An Acceptable Time is a 1989 young adult science fiction novel by Madeleine L'Engle, the last of her books to feature Polyhymnia O'Keefe, better known as Poly (The Arm of the Starfish, Dragons in the Waters) or Polly (A House Like a Lotus, An Acceptable Time). Marketed as part of the author's Time Quintet (the other four volumes of which are called the Time Quartet), An Acceptable Time connects Polly's adventures with those of her parents, Meg Murry and Calvin O'Keefe, which take place a generation earlier. The book's title is taken from Psalm 69:13, "But as for me, my prayer is to You, O Lord, at an acceptable time."
Other articles related to "an acceptable, acceptable, an acceptable time, time":
... An acceptable loss is a sacrifice that is deemed an acceptable cost of doing business ... a church may deem the loss of members who disagree with an evangelical shift to be acceptable if the alternative is to forgo other goals ... in a military campaign may be held to be acceptable losses as well ...
... "Acceptable In The 80s" 533 2 ... "Acceptable In The 80s" (Tom Neville Remix) 716 2 ... "Acceptable In The 80s" 533 3 ...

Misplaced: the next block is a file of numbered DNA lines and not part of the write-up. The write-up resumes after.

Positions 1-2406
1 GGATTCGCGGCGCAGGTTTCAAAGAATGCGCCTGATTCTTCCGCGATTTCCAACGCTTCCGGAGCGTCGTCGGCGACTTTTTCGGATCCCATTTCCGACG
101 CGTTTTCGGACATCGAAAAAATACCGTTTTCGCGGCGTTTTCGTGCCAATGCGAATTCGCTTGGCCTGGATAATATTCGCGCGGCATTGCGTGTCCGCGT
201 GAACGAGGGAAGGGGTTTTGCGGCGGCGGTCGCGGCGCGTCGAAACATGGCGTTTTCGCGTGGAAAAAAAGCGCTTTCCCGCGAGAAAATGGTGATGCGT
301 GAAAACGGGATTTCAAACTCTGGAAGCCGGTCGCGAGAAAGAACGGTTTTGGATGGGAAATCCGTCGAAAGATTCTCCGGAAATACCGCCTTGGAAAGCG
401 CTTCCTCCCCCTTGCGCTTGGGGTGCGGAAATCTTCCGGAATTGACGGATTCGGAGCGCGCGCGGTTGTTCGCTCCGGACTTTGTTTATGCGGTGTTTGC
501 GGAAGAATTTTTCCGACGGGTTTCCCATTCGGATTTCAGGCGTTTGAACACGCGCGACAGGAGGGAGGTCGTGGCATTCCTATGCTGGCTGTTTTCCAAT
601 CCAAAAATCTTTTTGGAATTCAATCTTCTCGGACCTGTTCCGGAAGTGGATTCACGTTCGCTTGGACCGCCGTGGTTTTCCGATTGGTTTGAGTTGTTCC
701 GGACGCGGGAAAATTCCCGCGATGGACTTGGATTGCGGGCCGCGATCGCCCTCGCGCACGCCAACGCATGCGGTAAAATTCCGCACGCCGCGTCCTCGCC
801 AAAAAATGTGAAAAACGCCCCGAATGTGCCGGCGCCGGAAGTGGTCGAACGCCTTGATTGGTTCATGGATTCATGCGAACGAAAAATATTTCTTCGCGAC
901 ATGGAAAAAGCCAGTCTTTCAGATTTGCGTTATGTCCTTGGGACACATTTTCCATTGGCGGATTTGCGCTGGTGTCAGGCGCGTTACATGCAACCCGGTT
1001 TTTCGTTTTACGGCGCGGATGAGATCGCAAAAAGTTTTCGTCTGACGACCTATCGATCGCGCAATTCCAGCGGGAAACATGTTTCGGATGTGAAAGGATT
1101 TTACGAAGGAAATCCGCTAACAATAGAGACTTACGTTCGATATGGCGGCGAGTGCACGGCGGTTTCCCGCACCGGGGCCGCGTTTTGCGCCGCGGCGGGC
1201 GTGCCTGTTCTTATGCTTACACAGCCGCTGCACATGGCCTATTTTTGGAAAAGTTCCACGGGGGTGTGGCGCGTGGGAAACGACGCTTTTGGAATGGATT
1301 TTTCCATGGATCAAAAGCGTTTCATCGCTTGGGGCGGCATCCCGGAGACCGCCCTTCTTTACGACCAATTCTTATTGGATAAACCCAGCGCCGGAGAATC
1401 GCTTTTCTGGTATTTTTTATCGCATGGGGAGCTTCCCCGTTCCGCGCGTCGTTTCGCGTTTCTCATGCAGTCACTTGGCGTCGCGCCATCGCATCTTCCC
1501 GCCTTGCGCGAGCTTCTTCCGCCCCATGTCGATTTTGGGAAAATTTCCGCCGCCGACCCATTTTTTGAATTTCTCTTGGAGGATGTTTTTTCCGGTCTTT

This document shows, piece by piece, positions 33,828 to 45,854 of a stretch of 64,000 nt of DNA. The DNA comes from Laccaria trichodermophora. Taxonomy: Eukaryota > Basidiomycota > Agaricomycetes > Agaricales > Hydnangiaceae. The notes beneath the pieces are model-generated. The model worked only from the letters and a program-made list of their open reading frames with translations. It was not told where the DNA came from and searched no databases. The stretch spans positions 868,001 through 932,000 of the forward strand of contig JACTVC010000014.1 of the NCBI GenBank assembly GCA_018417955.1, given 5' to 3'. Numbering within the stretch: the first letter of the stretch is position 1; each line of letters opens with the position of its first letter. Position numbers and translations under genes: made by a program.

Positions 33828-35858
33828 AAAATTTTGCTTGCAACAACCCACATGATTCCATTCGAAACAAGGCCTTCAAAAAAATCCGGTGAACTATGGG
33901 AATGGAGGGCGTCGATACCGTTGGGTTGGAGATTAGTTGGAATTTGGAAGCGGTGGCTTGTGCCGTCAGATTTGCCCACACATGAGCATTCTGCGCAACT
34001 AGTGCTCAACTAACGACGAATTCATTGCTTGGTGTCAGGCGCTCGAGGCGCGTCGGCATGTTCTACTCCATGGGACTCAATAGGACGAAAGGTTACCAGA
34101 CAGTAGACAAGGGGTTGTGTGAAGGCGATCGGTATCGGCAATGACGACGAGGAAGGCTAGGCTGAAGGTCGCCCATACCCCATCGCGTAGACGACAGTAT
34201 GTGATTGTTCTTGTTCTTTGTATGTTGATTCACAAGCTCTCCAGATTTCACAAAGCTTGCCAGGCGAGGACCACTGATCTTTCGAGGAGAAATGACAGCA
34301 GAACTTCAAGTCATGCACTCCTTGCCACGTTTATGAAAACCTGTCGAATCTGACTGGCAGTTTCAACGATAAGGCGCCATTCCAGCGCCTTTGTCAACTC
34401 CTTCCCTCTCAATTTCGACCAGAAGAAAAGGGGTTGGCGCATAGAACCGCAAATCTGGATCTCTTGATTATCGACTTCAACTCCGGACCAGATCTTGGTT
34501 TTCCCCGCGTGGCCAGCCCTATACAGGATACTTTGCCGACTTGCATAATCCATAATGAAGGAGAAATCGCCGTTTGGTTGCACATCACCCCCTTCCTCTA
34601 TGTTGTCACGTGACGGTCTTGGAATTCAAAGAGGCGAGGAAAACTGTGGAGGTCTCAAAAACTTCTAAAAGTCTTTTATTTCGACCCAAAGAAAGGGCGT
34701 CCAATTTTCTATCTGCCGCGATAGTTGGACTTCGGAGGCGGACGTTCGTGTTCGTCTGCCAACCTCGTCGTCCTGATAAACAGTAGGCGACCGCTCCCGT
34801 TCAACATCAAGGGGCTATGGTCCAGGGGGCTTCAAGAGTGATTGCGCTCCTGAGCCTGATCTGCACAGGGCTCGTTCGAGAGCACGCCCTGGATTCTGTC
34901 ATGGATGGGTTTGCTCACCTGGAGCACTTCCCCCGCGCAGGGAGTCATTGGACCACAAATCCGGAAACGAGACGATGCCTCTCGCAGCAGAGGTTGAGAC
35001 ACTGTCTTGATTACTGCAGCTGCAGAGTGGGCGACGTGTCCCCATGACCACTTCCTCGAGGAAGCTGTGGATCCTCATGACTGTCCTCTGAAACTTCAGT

... Murry, were first introduced in A Wrinkle in Time, the first book in the Time Quartet, but were not initially given first names ... A Wrinkle in Time, A Wind in the Door and A Swiftly Tilting Planet are primarily about Polly's mother, Meg Murry (later Meg Murry O'Keefe) in her teen years and young adulthood, and about Meg's brother Charles ... The other volume in the Time Quartet, Many Waters, is about Polly's other uncles on her mother's side, Sandy and Dennys Murry ...
... In An Acceptable Time (1989, ISBN 0-374-30027-5), Zach visits Polly at her grandparents' home in rural Connecticut, only to inadvertently travel back in time with her to a ... This time, when the crisis is over, Polly is less inclined to forgive him immediately ...
Famous quotes containing the words time and/or acceptable:
“What art thou that usurpst this time of night,
Together with that fair and warlike form
In which the majesty of buried Denmark
Did sometimes march? By heaven I charge thee speak!”
—William Shakespeare (15641616)
“Fame is no sanctuary from the passing of youth ... suicide is much easier and more acceptable in Hollywood than growing old gracefully.”
—Julie Burchill (b. 1960)